2. Ladder use only for its design purpose (b)(4) – 482
  3. Not using the top or top step of stepladder as a step (b)(13) – 268
  4. Marking portable ladders with structural defects with tags noting them as defective (b)(16) – 215
  5. Employees shall not carry objects or loads that could cause them to lose balance and fall (b)(22) – 107


Definition: This standard covers the servicing and maintenance of machines and equipment in which the unexpected energization or start-up of the machines or equipment, or release of stored energy, could harm employees. This standard establishes minimum performance requirements for the control of such hazardous energy. (1910.147(a)(1)(i))

Number of Violations (FY 2013): 3,505

Number of Violations (FY 2012): 1,572

Change: 1,933 (+122.96%)

Related: 5 Tips to Prevent Workplace Injury

Top Five Violations Cited

  1. Energy control procedure (c)(4) – 996
  2. Periodic inspection (c)(6) – 653
  3. Energy control program (c)(1) – 651
  4. Training and communication (c)(7) – 580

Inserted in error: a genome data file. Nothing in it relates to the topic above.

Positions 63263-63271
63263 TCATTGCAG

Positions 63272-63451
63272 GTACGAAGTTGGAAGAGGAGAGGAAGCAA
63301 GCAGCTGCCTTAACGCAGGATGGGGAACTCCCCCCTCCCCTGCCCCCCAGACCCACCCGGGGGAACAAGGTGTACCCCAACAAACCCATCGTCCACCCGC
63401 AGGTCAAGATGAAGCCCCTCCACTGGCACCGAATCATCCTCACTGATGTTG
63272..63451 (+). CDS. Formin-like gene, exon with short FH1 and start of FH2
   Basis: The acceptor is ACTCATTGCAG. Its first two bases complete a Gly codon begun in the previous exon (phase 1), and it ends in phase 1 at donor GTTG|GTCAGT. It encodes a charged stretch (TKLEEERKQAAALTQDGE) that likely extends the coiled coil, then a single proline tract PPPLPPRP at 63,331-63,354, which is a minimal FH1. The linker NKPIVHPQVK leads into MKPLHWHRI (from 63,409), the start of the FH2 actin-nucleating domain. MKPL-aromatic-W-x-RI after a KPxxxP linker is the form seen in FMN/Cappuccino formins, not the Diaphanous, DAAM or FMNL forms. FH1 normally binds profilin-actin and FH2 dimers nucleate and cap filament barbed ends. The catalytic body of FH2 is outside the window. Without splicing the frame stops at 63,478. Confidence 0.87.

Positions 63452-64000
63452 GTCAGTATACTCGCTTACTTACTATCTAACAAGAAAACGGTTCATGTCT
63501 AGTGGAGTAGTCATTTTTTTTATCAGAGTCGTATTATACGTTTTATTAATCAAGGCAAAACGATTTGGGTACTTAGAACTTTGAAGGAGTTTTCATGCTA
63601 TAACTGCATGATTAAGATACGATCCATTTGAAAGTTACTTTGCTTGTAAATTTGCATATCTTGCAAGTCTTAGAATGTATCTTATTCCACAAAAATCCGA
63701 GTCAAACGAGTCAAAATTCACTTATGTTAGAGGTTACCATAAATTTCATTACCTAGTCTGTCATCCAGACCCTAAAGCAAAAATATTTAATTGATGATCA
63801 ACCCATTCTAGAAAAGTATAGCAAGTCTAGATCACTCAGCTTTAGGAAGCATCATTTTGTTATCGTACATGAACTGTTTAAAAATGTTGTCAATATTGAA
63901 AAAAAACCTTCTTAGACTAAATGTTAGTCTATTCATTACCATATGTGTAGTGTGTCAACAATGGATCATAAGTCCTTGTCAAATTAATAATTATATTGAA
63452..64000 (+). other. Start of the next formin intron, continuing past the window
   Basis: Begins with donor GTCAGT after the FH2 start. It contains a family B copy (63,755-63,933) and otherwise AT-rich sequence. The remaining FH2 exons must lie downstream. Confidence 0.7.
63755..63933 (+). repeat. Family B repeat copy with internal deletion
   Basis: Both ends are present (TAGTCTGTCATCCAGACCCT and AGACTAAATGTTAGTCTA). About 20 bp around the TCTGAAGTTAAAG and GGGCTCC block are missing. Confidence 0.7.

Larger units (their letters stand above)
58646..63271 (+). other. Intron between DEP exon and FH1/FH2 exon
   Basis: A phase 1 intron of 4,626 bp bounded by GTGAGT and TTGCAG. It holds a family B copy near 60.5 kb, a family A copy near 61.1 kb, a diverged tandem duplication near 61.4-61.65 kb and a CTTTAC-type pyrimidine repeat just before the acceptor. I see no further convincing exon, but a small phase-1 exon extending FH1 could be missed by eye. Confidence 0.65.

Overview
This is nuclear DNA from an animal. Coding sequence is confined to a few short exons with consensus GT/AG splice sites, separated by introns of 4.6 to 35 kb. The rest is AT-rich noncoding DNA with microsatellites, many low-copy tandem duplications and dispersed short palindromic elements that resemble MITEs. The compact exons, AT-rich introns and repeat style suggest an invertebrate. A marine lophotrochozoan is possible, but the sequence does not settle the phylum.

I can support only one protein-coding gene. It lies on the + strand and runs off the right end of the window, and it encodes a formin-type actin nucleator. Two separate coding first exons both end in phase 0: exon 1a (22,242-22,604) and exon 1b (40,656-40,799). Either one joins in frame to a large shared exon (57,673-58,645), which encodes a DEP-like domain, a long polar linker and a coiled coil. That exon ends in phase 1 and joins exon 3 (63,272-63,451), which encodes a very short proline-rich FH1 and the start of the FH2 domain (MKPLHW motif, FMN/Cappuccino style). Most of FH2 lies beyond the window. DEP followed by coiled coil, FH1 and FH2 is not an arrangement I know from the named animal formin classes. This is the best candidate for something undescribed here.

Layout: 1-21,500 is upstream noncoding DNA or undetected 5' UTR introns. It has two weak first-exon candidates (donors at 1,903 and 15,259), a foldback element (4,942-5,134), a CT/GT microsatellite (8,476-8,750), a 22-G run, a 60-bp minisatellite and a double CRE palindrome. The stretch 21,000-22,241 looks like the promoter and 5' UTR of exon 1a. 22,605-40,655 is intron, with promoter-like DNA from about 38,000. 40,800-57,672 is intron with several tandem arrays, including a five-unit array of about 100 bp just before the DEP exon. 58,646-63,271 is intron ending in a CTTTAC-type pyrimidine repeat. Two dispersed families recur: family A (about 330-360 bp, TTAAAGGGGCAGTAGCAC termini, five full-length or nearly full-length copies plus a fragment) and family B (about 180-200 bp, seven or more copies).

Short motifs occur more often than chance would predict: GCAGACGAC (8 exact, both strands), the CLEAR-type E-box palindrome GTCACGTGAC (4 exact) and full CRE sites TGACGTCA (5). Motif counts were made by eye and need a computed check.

5. Lockout or tagout device application (d)(4) – 169

Electrical: General Requirements

Definition: Electric equipment shall be free from recognized hazards that are likely to cause death or serious physical harm to employees. (1910.303(b)(1))

Number of Violations (FY 2013): 2,932

Number of Violations (FY 2012): 1,332

Change: 1,600 (+120.12%)

Top Five Violations Cited

  1. Installation and use of equipment (b)(2) – 814
  2. Space around electric equipment (g)(1) – 670
  3. Guarding of live parts (g)(2) – 347
  4. Services, feeders and branch circuits (f)(2) – 327
  5. Examination of equipment (b)(1) – 280

Related: 3 Simple Ways to Improve Workplace Health

Machine Guarding

Definition: One or more methods of machine guarding shall be provided to protect the operator and other employees in the machine area from hazards such as those created by point of operation, ingoing nip points, rotating parts, flying chips and sparks. Examples of guarding methods are-barrier guards, two-hand tripping devices, electronic safety devices, etc. (1910.212(a)(1))

Number of Violations (FY 2013): 2,852

Number of Violations (FY 2012): 2,097

Change: 755 (+36%)

Top Five Violations Cited

  1. Types of guarding (a)(1) – 1,815
  2. Point of operation guarding (a)(3) – 662
  3. Anchoring fixed machinery (b) – 214
  4. Exposure of blades (a)(5) – 79
  5. General requirements (a)(2) – 73